BBC HomeExplore the BBC
This page has been archived and is no longer updated. Find out more about page archiving.

18 June 2014
Accessibility help
Text only
Legacies - Somerset

BBC Homepage
 Legacies
 UK Index
 Somerset
 Article
Listings
Your stories
 Archive
 Site Info
 BBC History
 Where I Live

Contact Us

Like this page?
Send it to a friend!

 
Myths and Legends
Beau Nash’s Bath

Nash, born in Swansea, was largely a failure at most things in his early life. His schooling was nothing extraordinary; he dropped out of Oxford University, the army and his chosen profession as a lawyer. Nash lived for his socialising, and had found his time in the Guards Division in London a great help in establishing connections in society.
Ralph Allen
Ralph Allen's development of the Post Office proved profitable
© Courtesy of Bath Postal Museum
However, he soon found his military duties an inconvenience to his social life, so he resigned and returned to law at the Inner Temple in London.

Gambling was to dominate his life, so much so that it took precedence over his legal studies, and became the driving force in his life. His visit to Bath, where the popularity of the spa waters was increasing, proved to be the perfect match with Nash’s lifestyle. Bathers were found soaking in the mineral waters from early morning, and would generally finish about 9am, leaving the idle rich with the remainder of the day to relax, walk in the parks or visit taverns and coffee houses. This gave Nash the perfect opportunity to promote his love of gambling to Bath society.

But it was Bath that made the man, and the man made Bath. He moved into the town, rapidly becoming the aide-de-camp to the Master of Ceremonies, Captain Webster. In Georgian days, The Master of Ceremonies would arrange “society’s social life” - balls, dances and social gatherings and ensure their smooth running. Nash was the natural successor to Webster, when the young Captain was tragically killed in a duel as a result of an altercation over a card game.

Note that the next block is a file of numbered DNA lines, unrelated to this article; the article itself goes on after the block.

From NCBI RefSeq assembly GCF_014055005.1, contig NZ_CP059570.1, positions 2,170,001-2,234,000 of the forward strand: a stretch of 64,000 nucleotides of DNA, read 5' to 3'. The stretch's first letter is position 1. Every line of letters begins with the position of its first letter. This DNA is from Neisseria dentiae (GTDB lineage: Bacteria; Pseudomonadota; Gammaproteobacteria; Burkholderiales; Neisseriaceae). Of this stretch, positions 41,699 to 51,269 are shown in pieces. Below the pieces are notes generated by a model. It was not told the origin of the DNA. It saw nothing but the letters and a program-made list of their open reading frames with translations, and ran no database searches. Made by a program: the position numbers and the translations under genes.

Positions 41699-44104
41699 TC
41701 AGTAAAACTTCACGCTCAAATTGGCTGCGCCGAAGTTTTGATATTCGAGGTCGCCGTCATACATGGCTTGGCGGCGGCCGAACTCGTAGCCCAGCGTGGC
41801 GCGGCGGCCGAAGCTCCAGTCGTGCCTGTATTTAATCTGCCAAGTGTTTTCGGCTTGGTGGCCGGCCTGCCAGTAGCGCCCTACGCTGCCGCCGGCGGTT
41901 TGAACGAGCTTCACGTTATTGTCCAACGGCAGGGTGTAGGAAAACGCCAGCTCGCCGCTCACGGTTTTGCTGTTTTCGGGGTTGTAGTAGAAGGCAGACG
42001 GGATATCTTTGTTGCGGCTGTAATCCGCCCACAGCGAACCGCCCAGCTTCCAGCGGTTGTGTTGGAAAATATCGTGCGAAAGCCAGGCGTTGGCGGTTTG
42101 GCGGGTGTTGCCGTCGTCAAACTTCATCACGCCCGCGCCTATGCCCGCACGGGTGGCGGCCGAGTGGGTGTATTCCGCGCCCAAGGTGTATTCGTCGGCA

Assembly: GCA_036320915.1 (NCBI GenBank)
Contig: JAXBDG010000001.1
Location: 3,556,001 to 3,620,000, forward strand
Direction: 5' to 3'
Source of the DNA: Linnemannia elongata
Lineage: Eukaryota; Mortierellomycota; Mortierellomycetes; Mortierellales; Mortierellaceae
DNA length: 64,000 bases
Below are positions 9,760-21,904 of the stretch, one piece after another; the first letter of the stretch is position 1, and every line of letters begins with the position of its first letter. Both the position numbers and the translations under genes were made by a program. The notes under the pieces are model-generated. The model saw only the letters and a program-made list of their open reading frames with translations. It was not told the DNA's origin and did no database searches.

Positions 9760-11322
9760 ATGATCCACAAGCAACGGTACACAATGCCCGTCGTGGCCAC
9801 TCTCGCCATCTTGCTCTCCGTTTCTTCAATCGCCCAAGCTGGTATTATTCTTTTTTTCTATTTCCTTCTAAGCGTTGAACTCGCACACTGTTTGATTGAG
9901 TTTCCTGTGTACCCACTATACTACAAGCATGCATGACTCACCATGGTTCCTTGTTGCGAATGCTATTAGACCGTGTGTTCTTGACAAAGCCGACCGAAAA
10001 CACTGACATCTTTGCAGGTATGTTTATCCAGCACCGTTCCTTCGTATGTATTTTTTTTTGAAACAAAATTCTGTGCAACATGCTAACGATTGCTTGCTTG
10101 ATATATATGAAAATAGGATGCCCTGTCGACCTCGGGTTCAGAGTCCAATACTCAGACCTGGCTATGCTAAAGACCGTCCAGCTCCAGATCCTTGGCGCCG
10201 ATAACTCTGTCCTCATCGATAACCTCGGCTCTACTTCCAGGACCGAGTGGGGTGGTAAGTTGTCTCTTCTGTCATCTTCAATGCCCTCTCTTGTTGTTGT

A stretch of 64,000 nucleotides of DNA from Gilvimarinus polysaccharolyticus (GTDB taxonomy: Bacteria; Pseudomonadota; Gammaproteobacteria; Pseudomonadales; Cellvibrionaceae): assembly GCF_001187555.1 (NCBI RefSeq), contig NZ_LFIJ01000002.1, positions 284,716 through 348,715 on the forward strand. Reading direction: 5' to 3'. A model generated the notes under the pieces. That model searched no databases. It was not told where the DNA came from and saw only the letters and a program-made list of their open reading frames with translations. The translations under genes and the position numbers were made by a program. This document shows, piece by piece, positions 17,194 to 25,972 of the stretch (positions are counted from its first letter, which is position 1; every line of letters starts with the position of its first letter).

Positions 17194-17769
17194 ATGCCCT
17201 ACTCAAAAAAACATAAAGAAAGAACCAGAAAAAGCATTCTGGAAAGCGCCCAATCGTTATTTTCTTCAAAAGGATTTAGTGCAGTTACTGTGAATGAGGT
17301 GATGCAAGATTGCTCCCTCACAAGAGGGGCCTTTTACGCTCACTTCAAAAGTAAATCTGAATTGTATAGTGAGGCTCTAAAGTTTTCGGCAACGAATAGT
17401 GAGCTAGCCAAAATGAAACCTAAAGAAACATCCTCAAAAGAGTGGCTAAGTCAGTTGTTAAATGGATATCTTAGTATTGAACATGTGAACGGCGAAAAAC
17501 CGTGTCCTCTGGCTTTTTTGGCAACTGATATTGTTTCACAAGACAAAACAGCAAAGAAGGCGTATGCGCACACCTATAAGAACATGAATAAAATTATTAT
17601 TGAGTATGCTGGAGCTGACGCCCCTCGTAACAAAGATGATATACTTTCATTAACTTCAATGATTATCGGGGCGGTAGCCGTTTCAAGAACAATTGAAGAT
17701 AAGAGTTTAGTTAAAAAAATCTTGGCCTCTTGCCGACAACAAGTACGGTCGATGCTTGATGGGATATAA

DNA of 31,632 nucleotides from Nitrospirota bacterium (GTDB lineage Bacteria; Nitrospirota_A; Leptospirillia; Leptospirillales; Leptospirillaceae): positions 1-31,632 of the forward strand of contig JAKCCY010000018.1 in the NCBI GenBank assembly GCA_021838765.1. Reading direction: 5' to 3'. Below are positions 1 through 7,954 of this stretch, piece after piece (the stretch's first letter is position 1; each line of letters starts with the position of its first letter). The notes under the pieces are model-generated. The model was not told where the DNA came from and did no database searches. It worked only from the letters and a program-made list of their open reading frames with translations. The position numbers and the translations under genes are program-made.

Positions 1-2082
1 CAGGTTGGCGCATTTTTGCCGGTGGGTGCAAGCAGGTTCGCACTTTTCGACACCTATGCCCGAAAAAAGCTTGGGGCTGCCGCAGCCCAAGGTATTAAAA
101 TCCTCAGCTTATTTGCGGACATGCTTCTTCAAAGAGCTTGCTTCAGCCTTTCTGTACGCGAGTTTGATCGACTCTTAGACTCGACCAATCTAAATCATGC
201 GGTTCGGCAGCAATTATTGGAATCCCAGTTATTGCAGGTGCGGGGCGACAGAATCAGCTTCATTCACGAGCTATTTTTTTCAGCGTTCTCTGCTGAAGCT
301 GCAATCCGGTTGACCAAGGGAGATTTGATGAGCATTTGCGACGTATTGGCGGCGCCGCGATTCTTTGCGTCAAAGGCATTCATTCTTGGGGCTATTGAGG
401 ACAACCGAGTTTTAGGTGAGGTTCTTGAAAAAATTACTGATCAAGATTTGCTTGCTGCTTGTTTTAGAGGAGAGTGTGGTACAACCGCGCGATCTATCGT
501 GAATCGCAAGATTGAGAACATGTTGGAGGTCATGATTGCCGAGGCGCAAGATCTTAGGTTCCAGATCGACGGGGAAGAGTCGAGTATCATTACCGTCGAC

Nash then assumed the self proclaimed title of “King of Bath”. He dressed appropriately with an exaggerated elegance that soon earned him his accustomed nick-name of “Beau”. He dared to be different. Instead of the customary white wigs of the time, Beau’s was black with a bejewelled cream, beaver-trimmed hat worn at a raffish angle. Whilst his braided and laced coat was worn open to show off his waistcoat and ruffled shirt. This was an entirely new way of dressing and only Beau had the bravado to carry off this foppish behaviour.


Pages: Previous [ 1, 2, 3, 4, 5 ] Next


Your comments




Print this page
Archive
Look back into the past using the Legacies' archives. Find nearly 200 tales from around the country in our collection.

Read more >
Internet Links
Bath Postal Museum
See all-round Somerset
Bath gallery pictures
The BBC is not responsible for the content of external Web sites.
Beds, Herts and Bucks
Knights in battle
Related Stories
Dick Whittington, man and myth
A strange Princess comes to these shores
A gentleman bare-knuckle fighter




About the BBC | Help | Terms of Use | Privacy & Cookies Policy